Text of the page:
Italy Rachmaninoff: Sonata no. 1 in D minor op. 28, Trio no. 2 in D minor op 9 Alexander Romanovsky (piano), Pavel Berman (violin), Enrico Dindo (cello), Accademia Nazionale di Santa Cecilia, Sala Sinopoli 27.1.2012 (JB)
Chamber music players require at least two pairs of ears, one focused on what they are playing, the other on what is being played with them. Some would argue that a third pair is required to attend to the balance of the first two. But the situation is more complex than that. Every musician has a concept of how the music should sound, what is sometimes called the inner ear. The inner ear in the musically gifted is sometimes more powerful than the external ear: Beethoven’s inner ear developed in proportion to his loss of what we call actual hearing. Some very great performers have so focused on their inner ear as to largely exclude external hearing. Teachers of musical instruments will tell you that this risk is greater with profoundly musical students: they fail to hear what they are actually playing such is their forceful musical imagination. In order to get out of themselves what is fundamentally within they will also (to assist this process) accompany their efforts with a quiet, audible humming: witness the recordings of Glenn Gould or the late records of Clifford Curzon.
A further pair of ears (inner and outer) has to enter into the equation too to make it realistic: the composer’s. Like many other Russians involved in the creative process, Sergei Rachmaninoff was a troubled soul. Nowhere are his troubles made more audible than in his first piano sonata in D minor, op. 28. He was extremely reserved as well as full of self-doubt. Those two qualities are not usually on display. But in the first sonata they are. Almost painfully so.
He was in residence in Dresden with only his adored wife and daughter and without any distractions. But there were distractions going on within the man. He began with the idea of using the three main characters of Goethe’s Faust for the three movements – Faust, Gretchen and Mephistopheles – echoing, somewhat, Liszt’s formula for his Faust symphony. But as the work developed, it took on a cyclic form (whereby material announced in the first movement began to show up in the other two). In the end the only discernable influence of Goethe’s play is Mephistopheles. And of course this is a Mephistopheles who speaks to us directly and unwillingly, through the composer himself. Frightening stuff. No wonder it became Rachmaninoff’s least performed piano work.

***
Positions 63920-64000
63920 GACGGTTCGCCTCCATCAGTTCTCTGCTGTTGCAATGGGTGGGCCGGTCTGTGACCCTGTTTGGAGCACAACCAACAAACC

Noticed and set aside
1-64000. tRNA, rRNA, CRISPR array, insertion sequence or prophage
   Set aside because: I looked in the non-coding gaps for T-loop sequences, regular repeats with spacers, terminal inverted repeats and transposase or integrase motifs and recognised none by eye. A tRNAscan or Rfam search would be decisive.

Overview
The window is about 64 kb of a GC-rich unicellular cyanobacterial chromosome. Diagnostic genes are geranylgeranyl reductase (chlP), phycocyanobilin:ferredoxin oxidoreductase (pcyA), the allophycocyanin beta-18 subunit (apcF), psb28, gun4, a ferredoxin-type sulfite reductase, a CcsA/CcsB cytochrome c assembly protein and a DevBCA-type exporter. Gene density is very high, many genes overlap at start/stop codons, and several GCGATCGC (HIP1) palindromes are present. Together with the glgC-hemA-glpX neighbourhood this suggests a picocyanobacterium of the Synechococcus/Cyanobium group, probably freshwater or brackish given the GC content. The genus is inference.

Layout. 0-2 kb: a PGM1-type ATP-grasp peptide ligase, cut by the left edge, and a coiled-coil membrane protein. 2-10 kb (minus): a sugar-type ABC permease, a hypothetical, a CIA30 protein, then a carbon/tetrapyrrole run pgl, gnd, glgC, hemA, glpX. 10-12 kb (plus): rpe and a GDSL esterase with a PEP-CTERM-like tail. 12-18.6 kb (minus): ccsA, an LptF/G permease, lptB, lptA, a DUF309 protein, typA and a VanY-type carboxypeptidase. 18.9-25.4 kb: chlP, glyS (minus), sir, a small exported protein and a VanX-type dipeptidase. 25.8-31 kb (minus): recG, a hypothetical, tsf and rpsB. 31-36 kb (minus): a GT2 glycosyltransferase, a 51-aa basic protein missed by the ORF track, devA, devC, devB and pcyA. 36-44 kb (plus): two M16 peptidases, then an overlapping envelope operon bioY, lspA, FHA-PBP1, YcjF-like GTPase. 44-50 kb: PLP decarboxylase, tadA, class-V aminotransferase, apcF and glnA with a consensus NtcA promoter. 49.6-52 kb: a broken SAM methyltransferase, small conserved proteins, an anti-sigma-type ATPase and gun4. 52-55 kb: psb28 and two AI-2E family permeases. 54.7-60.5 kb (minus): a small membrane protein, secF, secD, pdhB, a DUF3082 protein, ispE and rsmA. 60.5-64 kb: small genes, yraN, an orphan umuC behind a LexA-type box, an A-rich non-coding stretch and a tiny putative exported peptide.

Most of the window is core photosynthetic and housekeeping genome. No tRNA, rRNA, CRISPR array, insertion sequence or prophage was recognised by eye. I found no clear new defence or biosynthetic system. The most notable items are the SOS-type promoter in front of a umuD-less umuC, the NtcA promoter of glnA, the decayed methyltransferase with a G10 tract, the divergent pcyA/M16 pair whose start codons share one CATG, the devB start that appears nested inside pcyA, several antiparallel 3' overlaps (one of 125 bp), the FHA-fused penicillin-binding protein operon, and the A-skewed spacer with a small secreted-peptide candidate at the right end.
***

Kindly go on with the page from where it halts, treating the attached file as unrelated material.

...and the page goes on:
The Ukrainian pianist, Alexander Romanovsky takes all this “straight on”. He may only have twenty-eight biological years but he plays with the conviction of a holy sage who has undergone all the suffering that life may offer. His performance is as powerful as pianism gets. He makes no apologies for the composer’s neurosis. And he is anxious that his audience should hear it. Melodies which begin are flooded out, sometimes by crashing chords, sometimes by being reduced to a whimper. Romanovsky is alert to every nuance. A communicator par excellence. He carries his audience every inch of the way of the thirty-five minutes of this troubled journey. Mephistopheles from within.
When his audience insisted on an encore, he gave us the final version of Liszt’s Mephisto Waltz. Liszt, of course, externalises Mephistopheles, who had engaged his mind for all his life. There are moments when Liszt positively embraces the devil. And Mr. Romanovsky has more pianistic colours at his fingertips than the largest symphony orchestra. He is generous with them, too. His tempi are breathtakingly daring with every detail of the score exquisitely realised. Not since John Ogdon has there been such a thrilling performance of this demanding piece.
After the interval, Alexander Romanovsky was joined by two excellent colleagues, Pavel Berman (violin) and Enrico Dindo (cello) for the élégiaque Trio no. 2 in D minor. Messrs Berman and Dindo sounded as though they were enjoying Romanovsky’s playing as much as we were in the audience. Goodness knows there was little else for them to do. Wherever the piano is involved in Rachmaninoff, it always dominates. The poor violin and cello do get a sneeze and a cough periodically but this is predominantly a piano work. I recall an elderly friend accompanying some Rachmaninoff songs and in the introduction he was asked to give to the audience he permitted himself to say that these are really piano solos with voice accompaniment. Same here, Sergei.